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Legal professionals often have trouble predicting how future lawyers will approach the practice of law.
But that’s not a problem ...
Every now and then, prospective clients may come to you seeking legal help involving an issue in an unfamiliar practice area. What if instead of referring them to another firm, you could take the case yourself? With the right resources, you can expand your knowledge breadth and confidently take on cases that touch on issues that you haven’t faced before. With the right practical guidance, you can offer insightful advice, keep a pulse on current developments in every practice area and learn to handle the tasks associated with new areas of law with ease and proficiency.
In the legal space, it is not uncommon to refer out cases or have cases referred to you. This is especially true for small law firms or solo practitioners. Often, they must refer cases to firms better suited to handle a particular legal issue or provide more robust client assistance. Perhaps your practice does not have the capacity for new cases, or you are not confident with your legal expertise in a particular area of law. Even at big law firms, attorneys who understand the challenges that come from working in a foreign area of law prefer not to put unnecessary pressure on their partners or associates.
In some circumstances, case referrals are an ethical responsibility. Accepting cases in an unfamiliar area of law can lead even a top-notch attorney down the long road to a malpractice claim. The Rules of Professional Conduct require attorneys to represent their clients with competency and care. Thus, if an attorney does not have the knowledge and skillset to take on a particular area of law, it is best to refer the case to someone else. But no matter what the reason for referring the case out may be, the resulting loss of business can be frustrating and discouraging.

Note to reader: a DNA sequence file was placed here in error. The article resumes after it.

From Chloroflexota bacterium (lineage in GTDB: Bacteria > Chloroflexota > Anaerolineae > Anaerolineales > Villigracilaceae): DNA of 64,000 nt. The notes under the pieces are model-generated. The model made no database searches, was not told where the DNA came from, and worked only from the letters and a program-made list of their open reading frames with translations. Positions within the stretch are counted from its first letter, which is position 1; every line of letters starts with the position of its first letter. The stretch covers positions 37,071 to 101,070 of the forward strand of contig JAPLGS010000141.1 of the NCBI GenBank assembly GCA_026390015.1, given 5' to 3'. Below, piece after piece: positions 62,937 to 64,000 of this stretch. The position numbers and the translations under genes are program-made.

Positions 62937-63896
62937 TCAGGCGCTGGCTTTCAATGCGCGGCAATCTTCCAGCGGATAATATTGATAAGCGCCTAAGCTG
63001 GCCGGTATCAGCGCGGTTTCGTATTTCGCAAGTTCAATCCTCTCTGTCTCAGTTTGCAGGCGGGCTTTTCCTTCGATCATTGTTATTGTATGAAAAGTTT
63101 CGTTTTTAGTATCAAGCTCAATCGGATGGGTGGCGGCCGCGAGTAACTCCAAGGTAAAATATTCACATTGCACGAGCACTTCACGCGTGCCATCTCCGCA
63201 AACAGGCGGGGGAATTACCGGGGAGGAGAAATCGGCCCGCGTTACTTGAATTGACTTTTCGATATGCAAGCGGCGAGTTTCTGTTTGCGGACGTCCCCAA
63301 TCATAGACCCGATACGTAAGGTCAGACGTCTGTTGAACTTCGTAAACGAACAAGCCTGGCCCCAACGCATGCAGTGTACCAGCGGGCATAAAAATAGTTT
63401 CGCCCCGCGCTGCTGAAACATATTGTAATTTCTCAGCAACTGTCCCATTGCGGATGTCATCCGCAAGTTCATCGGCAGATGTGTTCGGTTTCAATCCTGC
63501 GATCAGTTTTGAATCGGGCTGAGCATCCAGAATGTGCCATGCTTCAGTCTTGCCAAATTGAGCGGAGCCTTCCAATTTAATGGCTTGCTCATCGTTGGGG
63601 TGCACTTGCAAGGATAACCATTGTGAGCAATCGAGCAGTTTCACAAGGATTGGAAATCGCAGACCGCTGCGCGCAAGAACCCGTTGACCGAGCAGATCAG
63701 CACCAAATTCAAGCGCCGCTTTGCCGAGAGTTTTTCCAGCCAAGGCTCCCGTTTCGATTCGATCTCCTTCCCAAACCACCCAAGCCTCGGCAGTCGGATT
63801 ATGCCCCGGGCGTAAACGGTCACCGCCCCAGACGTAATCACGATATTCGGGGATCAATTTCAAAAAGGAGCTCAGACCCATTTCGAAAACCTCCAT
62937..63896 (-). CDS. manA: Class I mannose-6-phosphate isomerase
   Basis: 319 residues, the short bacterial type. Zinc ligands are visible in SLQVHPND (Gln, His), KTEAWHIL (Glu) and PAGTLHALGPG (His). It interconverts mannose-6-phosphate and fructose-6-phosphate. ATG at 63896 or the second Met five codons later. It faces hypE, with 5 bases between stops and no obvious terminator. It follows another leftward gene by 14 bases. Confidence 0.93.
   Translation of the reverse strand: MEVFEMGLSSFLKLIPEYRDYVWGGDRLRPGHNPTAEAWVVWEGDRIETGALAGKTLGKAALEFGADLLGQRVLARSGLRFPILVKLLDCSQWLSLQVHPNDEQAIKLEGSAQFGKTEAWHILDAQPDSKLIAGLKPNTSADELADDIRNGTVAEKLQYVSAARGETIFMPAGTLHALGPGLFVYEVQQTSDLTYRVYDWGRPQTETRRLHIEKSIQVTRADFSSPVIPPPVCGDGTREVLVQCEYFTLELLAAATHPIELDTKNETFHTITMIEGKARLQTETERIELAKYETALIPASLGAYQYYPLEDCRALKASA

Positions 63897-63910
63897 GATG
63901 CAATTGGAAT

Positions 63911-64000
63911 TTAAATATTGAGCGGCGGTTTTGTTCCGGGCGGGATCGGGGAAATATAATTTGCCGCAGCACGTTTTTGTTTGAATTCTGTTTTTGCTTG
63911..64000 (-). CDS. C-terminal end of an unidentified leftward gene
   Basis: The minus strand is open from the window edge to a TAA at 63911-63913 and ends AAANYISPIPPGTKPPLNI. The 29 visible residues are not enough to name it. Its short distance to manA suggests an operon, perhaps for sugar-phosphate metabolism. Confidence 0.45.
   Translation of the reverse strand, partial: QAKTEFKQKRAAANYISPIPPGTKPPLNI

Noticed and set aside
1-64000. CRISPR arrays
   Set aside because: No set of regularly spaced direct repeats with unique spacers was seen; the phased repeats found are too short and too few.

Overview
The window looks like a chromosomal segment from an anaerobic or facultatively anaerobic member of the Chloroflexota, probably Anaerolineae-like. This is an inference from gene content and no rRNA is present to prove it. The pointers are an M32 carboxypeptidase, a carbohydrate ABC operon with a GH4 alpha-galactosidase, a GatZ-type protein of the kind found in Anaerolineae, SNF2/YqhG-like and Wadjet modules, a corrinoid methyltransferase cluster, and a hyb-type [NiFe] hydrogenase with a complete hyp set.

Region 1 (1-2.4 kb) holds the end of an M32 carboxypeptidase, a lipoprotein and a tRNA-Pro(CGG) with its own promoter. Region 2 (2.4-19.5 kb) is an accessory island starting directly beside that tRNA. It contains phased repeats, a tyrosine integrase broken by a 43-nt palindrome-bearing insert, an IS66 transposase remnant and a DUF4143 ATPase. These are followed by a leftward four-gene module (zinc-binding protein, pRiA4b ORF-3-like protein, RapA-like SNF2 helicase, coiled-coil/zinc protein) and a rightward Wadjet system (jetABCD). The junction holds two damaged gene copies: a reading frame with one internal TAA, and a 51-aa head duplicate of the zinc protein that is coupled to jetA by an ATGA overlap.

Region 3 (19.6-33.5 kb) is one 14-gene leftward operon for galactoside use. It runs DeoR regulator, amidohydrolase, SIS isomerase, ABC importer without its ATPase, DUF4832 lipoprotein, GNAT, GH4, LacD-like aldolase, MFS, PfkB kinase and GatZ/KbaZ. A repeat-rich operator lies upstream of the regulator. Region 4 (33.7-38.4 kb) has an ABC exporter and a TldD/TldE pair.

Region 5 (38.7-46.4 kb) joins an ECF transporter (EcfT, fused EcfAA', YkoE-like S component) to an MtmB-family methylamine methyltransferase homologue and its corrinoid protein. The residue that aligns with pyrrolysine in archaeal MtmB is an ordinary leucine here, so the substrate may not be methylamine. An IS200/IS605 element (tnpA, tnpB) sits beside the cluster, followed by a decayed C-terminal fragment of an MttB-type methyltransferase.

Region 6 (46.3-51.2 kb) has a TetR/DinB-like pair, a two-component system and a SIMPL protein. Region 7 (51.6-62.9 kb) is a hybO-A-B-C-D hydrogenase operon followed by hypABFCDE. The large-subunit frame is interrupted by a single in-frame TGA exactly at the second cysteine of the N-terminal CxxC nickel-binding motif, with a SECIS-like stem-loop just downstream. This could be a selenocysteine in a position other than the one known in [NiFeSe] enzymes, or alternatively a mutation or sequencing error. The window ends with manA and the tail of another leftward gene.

Many law firms have case referral agreements with other attorneys in their networks. These agreements are between contingency-based firms that pay a commission for referred individuals who sign on as clients. The drawback is that clients can misunderstand referral agreements. There’s a tendency for them to feel as if they are being passed around or that they’re not worth your time. This is just another reason why you may want to avoid referring out cases (if possible).
There are benefits of specializing in only a few areas of practice. Stretching yourself or your firm too thin can overwhelm limited resources. If you want to invest the time and resources into fully understanding a new field of law however, it can lead to huge dividends.
If you’re thinking about exploring new areas of the law to increase your legal expertise, here are some tips to increase your chances of success:
The first place to start when trying to avoid referring out your cases is expanding your skill set. Before you sign yourself up for a case that deals with issues outside of your wheelhouse, you need to get up to speed — or else face malpractice. Begin by increasing your competency in the areas you feel weak. With the right technology, you can tackle new and exciting cases in uncharted territory with confidence, security and mastery. To do that, consider using a practical guidance software. This type of tool helps attorneys navigate unfamiliar tasks and get up to speed in other practice areas more quickly.
If you’re looking for a solution to expand your expertise in new areas and avoid referring out cases, consider a practical guidance tool. With the right tool for your firm, you’ll gain access to exclusive content to build on your existing knowledge base and stay competitive in the ever-evolving legal field by sharpening your dexterity in other areas of the law.
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